In contrast to CREBs, QECBs are not subject to a U.S. Department of Treasury application and approval process. Bond volume is instead allocated to each state based on the state's percentage of the U.S. population as of July 1, 2008. Each state is then required to allocate a portion of its allocation to "large local governments" within the state based on the local government's percentage of the state's population. Large local governments are defined as municipalities and counties with populations of 100,000 or more. Large local governments may reallocate their designated portion back to the state if they choose to do so. IRS Notice 2009-29 contains a list of the QECB allocations for each state and U.S. territory. Implementing allocations and reallocations most often, but not always, takes place through State Energy Offices. As of this writing some states have yet to assign implementation responsibilities to a specific state agency.

The definition of "qualified energy conservation projects" is fairly broad and contains elements relating to energy efficiency capital expenditures in public buildings that reduce energy consumption by at least 20%; green community programs (including loans and grants to implement such programs); renewable energy production; various research and development applications; mass commuting facilities that reduce energy consumption; several types of energy related demonstration projects; and public energy efficiency education campaigns. In July 2012 the IRS issued Notice 2012-44 clarifying the meaning of "capital expenditures" and "green community program", and providing guidance on meeting the 20% energy consumption reduction requirement for energy -efficiency related capital expenditures in publicly-owned buildings (see 26 USC § 54D and IRS Notice 2012-44 for additional details). Renewable energy facilities that are eligible for CREBs are also eligible for QECBs.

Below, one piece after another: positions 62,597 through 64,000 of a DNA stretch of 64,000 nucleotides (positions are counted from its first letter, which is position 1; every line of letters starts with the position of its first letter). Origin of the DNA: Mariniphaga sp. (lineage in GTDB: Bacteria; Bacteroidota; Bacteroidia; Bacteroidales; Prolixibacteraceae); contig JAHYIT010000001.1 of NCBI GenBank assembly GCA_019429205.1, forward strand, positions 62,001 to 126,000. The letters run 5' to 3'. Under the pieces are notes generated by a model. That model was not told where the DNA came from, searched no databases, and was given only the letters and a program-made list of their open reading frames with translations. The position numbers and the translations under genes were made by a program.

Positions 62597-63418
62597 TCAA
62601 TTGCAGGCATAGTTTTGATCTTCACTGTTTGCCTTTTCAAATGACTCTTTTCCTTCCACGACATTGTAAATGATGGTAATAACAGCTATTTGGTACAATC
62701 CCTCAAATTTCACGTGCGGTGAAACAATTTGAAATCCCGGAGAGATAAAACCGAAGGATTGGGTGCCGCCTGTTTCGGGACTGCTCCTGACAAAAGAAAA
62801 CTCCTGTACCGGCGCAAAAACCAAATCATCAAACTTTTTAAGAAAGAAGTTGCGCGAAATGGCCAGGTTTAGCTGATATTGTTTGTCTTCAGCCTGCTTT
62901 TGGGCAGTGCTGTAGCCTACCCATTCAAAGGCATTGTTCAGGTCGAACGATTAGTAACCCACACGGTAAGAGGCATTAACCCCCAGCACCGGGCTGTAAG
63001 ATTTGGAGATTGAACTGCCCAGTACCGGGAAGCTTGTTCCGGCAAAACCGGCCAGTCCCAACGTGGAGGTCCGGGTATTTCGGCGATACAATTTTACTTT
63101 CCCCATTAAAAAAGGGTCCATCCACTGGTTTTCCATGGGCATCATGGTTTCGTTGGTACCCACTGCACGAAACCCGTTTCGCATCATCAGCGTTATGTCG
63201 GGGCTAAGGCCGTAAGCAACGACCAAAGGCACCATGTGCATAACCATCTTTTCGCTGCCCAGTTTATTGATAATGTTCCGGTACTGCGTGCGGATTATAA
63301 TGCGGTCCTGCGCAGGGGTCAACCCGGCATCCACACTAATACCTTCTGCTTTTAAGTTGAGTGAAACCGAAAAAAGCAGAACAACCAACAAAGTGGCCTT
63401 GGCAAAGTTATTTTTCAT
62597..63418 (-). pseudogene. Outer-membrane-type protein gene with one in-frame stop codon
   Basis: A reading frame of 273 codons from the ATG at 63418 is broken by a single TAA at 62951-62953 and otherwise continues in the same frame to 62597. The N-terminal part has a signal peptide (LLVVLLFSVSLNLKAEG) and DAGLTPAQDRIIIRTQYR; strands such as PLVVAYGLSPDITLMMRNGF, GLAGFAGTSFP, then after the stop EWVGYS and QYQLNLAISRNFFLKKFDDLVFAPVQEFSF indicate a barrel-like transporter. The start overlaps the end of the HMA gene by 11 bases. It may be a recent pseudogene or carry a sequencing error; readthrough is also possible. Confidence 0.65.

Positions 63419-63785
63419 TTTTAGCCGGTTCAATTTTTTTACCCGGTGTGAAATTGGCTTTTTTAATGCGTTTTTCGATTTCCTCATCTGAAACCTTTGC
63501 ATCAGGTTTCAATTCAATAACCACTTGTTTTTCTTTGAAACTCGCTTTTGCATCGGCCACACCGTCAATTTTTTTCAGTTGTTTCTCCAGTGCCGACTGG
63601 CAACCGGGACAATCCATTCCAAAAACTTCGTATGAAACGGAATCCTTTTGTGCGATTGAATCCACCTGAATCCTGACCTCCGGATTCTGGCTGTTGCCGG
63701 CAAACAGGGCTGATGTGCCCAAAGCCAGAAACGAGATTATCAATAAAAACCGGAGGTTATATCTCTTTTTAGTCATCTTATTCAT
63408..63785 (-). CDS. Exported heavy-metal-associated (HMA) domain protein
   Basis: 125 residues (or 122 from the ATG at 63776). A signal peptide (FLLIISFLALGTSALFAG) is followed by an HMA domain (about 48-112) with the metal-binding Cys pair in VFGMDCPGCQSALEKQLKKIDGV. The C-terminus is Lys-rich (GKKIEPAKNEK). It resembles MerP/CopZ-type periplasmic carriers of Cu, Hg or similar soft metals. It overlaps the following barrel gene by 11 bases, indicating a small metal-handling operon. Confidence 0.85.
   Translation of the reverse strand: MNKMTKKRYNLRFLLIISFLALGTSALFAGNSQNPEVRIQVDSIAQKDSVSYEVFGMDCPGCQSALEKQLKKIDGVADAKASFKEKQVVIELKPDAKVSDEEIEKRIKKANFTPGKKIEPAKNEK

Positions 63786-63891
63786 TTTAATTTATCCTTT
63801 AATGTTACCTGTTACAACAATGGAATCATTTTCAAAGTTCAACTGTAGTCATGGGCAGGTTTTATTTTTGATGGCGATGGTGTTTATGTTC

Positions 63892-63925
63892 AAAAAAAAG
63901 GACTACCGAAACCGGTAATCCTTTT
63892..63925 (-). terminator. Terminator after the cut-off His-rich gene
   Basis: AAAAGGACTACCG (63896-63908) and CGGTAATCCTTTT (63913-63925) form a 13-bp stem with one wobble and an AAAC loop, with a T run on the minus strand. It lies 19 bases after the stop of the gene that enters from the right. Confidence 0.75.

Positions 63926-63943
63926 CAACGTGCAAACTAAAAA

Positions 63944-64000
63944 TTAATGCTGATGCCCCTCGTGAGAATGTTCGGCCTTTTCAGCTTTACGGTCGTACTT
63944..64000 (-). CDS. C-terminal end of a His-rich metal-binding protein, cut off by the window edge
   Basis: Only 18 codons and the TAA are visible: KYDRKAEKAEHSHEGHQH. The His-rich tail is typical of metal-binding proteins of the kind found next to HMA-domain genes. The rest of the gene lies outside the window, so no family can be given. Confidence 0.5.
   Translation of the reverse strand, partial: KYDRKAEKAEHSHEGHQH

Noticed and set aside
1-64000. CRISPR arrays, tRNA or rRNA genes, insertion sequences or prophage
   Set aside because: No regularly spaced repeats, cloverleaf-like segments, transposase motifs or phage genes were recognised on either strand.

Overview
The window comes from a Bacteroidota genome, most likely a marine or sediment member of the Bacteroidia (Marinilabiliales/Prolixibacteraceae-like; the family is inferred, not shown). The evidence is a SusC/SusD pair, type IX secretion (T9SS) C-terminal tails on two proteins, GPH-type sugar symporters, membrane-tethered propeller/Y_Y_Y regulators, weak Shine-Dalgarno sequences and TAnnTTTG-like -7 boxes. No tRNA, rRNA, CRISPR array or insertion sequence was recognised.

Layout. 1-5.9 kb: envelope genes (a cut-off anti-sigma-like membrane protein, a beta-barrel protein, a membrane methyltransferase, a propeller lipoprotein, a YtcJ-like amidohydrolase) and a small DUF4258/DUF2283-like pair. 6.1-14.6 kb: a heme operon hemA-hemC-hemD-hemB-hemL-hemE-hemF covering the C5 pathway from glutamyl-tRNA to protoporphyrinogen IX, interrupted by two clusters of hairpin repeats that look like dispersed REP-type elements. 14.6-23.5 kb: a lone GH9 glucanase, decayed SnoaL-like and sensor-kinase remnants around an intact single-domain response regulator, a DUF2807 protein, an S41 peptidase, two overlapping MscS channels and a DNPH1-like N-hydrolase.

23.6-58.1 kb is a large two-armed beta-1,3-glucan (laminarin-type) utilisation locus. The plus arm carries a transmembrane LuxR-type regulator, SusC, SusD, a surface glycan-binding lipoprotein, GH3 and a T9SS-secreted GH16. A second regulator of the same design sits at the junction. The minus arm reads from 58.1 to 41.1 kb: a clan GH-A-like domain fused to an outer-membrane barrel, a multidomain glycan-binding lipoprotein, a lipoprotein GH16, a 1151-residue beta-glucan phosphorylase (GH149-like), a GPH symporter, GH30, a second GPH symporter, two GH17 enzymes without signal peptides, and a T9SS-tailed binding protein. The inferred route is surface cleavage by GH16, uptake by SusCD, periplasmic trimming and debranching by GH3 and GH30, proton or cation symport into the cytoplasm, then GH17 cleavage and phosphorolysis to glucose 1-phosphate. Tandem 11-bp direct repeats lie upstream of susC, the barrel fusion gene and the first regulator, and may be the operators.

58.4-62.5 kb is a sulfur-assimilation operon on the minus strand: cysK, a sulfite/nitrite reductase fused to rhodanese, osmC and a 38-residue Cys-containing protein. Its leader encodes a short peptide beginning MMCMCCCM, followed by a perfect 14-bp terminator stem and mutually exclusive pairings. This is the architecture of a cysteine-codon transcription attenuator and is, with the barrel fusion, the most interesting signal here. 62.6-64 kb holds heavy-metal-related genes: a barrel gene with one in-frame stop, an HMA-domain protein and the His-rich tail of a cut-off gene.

For more information on QECBs, contact Timothy Jones, David White, or Zoran Stojanovich of the IRS Office of Associate Chief Counsel at (202) 622-3980.


 
Contact:
  Public Information - IRS
U.S. Internal Revenue Service
1111 Constitution Avenue, N.W.
Washington, DC 20224
Phone: (800) 829-1040
Web Site: http://www.irs.gov
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Disclaimer: The information presented on the DSIRE web site provides an unofficial overview of financial incentives and other policies. It does not constitute professional tax advice or other professional financial guidance, and it should not be used as the only source of information when making purchasing decisions, investment decisions or tax decisions, or when executing other binding agreements. Please refer to the individual contact provided below each summary to verify that a specific financial incentive or other policy applies to your project.

While the DSIRE staff strives to provide the best information possible, the DSIRE staff, the N.C. Solar Center, N.C. State University and the Interstate Renewable Energy Council, Inc. make no representations or warranties, either express or implied, concerning the accuracy, completeness, reliability or suitability of the information. The DSIRE staff, the N.C. Solar Center, N.C. State University and the Interstate Renewable Energy Council, Inc. disclaim all liability of any kind arising out of your use or misuse of the information contained or referenced on DSIRE Web pages.

Copyright 2013 - 2014 North Carolina State University, under NREL Subcontract No. XEU-0-99515-01. Permission granted only for personal or educational use, or for use by or on behalf of the U.S. government. North Carolina State University prohibits the unauthorized display, reproduction, sale, and/or distribution of all or portions of the content of the Database of State Incentives for Renewables and Efficiency (DSIRE) without prior, written consent.